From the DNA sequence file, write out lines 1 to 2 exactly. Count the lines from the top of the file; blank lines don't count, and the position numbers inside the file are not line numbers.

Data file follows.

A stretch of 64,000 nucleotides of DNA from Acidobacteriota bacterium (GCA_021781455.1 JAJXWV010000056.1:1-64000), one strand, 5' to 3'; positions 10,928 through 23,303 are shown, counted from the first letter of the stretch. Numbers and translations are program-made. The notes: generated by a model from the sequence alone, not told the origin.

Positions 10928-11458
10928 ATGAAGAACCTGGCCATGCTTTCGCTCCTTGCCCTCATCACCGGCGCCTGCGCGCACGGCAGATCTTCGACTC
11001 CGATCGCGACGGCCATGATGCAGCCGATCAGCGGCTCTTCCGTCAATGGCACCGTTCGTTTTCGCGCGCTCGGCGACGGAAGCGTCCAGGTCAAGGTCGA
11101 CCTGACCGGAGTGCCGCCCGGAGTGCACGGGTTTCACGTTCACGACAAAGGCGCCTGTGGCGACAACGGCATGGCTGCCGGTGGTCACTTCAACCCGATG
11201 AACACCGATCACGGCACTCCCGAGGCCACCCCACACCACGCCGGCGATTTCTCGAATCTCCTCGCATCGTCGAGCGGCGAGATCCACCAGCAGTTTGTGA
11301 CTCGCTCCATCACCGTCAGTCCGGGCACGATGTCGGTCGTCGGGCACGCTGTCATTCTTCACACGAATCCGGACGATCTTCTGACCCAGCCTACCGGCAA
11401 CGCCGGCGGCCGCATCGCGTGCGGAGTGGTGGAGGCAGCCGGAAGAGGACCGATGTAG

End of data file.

A stretch of 64,000 nucleotides of DNA from Acidobacteriota bacterium (GCA_021781455.1 JAJXWV010000056.1:1-64000), one strand, 5' to 3'; positions 10,928 through 23,303 are shown, counted from the first letter of the stretch. Numbers and translations are program-made. The notes: generated by a model from the sequence alone, not told the origin.

Positions 10928-11458